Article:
Last week, I spoke to 150 professionals at a large corporation about organization and personal effectiveness.
Their questions were telling of the times we live in:
- How do I manage my email overwhelm?
- How do I even find time to get organized?
- How do I stop the constant dialogue in my head?
- How do I make time to meditate?
I didn’t have answers to their questions, but rather made suggestions for managing their life and time differently.
To the person who wanted to get organized, I suggested eliminating 30-60 minutes of TV in the evenings or at least on weekends to create time and enrolling the kids to help at home.
To the person who felt overwhelmed with email, I introduced a new way to manage it and suggested he enroll his co-workers in talking about how to “do” email differently with their group. And, if possible, start a dialogue within their company about email overwhelm.
To the person suffering from Monkey Mind, I suggested finding the thing in life that put him “in the flow” where he lost time. And to do that often to give his Monkey Mind some vacation time.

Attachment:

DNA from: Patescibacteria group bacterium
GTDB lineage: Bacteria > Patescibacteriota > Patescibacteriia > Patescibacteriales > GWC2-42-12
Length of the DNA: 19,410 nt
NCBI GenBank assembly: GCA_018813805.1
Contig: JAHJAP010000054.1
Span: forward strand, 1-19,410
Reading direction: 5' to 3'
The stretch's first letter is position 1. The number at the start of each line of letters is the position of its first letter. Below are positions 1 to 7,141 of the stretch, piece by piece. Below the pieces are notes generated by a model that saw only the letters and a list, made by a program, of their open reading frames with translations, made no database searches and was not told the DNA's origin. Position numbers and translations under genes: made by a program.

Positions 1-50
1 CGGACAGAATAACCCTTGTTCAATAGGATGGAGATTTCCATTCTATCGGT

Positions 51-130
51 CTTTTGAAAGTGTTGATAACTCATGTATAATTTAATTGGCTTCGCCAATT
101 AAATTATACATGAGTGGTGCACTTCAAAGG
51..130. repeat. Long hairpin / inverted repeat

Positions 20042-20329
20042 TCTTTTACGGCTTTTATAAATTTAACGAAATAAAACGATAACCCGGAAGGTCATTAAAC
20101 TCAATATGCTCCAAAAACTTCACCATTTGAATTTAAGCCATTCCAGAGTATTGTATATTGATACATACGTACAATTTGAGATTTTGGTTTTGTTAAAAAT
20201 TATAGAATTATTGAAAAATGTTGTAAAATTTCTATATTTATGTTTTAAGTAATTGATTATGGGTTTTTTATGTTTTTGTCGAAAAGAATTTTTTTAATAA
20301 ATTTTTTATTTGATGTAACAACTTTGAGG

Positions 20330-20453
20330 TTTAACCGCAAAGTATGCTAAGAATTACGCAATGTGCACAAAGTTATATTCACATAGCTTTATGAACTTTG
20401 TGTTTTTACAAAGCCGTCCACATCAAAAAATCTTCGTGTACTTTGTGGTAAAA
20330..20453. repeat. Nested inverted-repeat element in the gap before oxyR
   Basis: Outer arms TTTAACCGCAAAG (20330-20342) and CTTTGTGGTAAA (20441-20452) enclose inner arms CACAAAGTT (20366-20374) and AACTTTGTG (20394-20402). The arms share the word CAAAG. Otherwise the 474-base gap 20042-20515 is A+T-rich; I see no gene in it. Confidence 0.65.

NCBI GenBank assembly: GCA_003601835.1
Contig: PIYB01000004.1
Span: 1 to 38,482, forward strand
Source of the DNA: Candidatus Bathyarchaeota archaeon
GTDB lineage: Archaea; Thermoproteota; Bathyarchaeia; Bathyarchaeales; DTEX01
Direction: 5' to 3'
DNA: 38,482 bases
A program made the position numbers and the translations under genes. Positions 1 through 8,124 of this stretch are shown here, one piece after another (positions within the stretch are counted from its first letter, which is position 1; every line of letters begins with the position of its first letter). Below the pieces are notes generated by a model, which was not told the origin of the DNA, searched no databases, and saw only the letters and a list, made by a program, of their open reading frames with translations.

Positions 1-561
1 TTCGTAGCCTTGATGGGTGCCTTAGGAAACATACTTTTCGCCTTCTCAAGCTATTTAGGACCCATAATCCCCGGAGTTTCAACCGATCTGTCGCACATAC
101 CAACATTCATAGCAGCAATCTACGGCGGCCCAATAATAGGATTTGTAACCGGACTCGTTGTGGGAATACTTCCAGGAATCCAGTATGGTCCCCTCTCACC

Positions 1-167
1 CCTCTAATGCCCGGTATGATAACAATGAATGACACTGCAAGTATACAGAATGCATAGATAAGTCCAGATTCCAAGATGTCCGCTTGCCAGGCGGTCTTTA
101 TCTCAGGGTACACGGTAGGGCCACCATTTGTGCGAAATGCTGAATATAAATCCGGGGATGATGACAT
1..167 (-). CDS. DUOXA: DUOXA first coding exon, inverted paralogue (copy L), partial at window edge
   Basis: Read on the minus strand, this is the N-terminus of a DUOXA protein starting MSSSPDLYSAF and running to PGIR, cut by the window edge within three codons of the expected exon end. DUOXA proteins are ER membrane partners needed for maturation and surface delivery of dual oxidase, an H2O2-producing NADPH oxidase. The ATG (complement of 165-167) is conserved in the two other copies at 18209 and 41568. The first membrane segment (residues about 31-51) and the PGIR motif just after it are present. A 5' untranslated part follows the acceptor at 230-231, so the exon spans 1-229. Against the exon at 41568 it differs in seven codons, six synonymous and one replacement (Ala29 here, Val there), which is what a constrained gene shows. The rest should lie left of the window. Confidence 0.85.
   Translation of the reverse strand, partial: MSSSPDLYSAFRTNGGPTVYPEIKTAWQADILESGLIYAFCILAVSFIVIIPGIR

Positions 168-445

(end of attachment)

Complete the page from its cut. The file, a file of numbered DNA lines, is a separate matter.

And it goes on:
And finally, to the person asking about meditating, I suggested just doing it. Sitting for five minutes, eyes closed, in quiet.
Will any of these folks take my suggestions and put them into action?
I have no idea.
I hope they do.
If it’s important, they will find the time.
I’ll leave you with this quote from Annie Dillard (from her book, The Writing Life, 1989):
“A schedule defends from chaos and whim. It is a net for catching days. It is scaffolding on which a worker can stand and labor with both hands at sections of time.”
Create a schedule to include the important things in your life. If you’re trying to add something new to your already packed schedule, decide to let something go. Decide to “do” something differently.
If it’s important, you will find the time.
And if you don’t know how, I can help.